Photographed by Linnea Lenkus, photography and mixed media artist Bill Hornaday, wowed with his artwork accepted for “Silent Communication”. His fine art photography Aqua Terra 20, colorfully lit up the collection at our contemporary art gallery. This piece plays with elements of light, color, and reflection in order to fully grasp the beauty found in nature. As you stare into his photograph, it is possible to get lost in the ripples of color as they transform from real objects to abstract figures.

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Bill Hornaday’s artwork presented at our art show “Silent Communication”.

In conjunction with our recent live art show, Los Angeles fine art photographer and curator at Linus Galleries, Linnea Lenkus, has continued her Artist Portrait Series in an effort to encourage artists to view our contemporary art gallery as a welcoming resource for their future artistic endeavors. Lenkus’ portraits of the participating artists show how comfortable these photography sessions were in order to truly capture every individual’s unique personality. Lenkus is a seasoned photographer creating family portrait photography, infant photography, boudoir photography, and much more for all stages of people’s lives.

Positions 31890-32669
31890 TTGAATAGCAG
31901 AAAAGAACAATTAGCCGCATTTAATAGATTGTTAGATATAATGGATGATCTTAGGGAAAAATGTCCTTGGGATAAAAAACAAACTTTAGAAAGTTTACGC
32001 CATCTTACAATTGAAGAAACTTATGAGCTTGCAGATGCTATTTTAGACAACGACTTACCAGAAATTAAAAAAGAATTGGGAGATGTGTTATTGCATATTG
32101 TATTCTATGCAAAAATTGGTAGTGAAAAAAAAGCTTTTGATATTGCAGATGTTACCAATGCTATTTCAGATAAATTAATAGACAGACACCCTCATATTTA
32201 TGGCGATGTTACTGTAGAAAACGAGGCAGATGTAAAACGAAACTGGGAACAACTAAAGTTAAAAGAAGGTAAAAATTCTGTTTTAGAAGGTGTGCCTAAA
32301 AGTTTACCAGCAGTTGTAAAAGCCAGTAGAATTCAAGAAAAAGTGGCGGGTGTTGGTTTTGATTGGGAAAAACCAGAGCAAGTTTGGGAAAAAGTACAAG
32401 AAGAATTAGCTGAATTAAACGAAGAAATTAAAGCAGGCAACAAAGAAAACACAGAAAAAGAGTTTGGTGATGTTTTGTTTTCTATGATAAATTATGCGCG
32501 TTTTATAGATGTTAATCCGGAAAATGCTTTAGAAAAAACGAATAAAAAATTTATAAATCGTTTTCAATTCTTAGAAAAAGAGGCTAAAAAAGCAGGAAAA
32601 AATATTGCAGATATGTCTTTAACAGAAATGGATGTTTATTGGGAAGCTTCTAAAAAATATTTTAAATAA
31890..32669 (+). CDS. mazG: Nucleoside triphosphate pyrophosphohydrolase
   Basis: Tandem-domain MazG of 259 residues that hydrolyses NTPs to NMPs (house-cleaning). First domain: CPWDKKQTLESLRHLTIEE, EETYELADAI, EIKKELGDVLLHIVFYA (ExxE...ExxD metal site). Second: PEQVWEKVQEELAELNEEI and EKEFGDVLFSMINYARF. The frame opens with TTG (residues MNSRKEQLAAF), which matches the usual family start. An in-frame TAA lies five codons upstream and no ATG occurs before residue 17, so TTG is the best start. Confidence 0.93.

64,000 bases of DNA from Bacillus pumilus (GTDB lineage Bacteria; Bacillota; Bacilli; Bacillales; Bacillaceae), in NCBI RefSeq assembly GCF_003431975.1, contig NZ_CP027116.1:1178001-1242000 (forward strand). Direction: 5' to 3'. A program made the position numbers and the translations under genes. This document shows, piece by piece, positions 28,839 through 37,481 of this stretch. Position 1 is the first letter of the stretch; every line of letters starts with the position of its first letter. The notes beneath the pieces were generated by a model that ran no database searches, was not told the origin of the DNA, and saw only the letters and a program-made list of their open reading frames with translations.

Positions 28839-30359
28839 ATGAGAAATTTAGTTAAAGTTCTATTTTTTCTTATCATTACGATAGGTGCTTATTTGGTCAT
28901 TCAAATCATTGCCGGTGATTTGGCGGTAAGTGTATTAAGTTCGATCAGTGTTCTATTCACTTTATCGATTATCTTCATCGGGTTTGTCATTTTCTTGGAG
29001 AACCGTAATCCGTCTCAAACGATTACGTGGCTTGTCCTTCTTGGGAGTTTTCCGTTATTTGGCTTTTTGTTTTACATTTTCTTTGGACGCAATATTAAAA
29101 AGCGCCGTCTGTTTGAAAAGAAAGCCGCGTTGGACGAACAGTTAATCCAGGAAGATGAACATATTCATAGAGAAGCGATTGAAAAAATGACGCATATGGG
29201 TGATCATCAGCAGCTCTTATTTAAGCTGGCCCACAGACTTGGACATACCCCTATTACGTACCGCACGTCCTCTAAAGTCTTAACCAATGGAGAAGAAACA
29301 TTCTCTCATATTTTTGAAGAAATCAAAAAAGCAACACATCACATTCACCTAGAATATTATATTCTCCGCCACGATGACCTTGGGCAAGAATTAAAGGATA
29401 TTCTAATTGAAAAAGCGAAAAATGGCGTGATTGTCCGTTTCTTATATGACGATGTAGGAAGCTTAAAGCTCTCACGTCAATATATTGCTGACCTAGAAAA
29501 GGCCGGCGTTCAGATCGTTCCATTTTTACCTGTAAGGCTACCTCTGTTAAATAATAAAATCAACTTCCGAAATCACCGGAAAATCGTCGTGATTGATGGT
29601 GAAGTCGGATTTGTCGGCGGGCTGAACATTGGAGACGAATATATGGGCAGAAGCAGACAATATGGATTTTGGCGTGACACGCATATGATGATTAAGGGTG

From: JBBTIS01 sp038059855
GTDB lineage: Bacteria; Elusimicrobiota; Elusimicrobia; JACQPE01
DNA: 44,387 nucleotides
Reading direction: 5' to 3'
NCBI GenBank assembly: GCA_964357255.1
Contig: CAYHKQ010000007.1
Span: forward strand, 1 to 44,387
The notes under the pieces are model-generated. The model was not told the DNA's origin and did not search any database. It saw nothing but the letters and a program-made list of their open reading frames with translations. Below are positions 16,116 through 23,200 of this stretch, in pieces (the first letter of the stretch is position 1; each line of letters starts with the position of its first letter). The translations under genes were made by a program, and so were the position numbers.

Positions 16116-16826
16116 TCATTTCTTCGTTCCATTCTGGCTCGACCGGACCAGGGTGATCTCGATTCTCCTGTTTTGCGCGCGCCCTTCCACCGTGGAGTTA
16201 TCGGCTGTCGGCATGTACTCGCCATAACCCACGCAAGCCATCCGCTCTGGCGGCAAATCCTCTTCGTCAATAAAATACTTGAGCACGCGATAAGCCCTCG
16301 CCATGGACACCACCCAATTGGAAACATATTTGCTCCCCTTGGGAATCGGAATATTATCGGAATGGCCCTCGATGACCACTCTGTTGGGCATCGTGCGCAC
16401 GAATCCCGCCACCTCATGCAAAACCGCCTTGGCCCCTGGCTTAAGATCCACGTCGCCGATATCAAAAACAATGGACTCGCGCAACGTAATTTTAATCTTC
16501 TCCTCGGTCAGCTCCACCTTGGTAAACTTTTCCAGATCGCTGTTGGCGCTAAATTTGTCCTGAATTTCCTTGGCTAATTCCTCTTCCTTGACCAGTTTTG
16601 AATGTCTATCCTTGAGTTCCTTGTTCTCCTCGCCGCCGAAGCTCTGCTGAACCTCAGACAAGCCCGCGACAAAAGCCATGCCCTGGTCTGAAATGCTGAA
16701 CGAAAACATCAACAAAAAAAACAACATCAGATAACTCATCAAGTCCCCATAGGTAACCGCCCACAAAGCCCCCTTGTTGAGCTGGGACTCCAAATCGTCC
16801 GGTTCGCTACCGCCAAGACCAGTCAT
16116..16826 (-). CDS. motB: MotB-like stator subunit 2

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Bill Hornaday photographed by Linnea Lenkus.

Artist Bio:

Bill Hornaday is a BFA graduate from UCLA, where he attended both the Art and Film Schools. Bill worked in the film industry for many years, for Columbia Pictures and Avco Embassy Pictures among other companies. He has worked intermittently as a photographer since film school and as always used the camera as a form of artistic expression. Since 2005, Bill has been devoting himself full-time to photography and photography-related mixed media. Bill’s interest recently has concentrated on the reflections of light and color to create abstractions, and using these abstractions to photographically “paint” a picture through the lens. He does not use any filters whatsoever to abstract his images, but captures these photo-paintings directly from nature. He has been shown at the Smithsonian, and in galleries in Carmel, Palo Alto, Bethesda and Santa Cruz.

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Hornaday’s portrait taken by Lenkus.

 

 

 

Are you interested in becoming a Linus Galleries artist? We have a ton of information on our art gallery website and post new call for entries all of the time. Sign up for our newsletter and join us on FacebookGoogle Plus,  Twitter and Pintrest.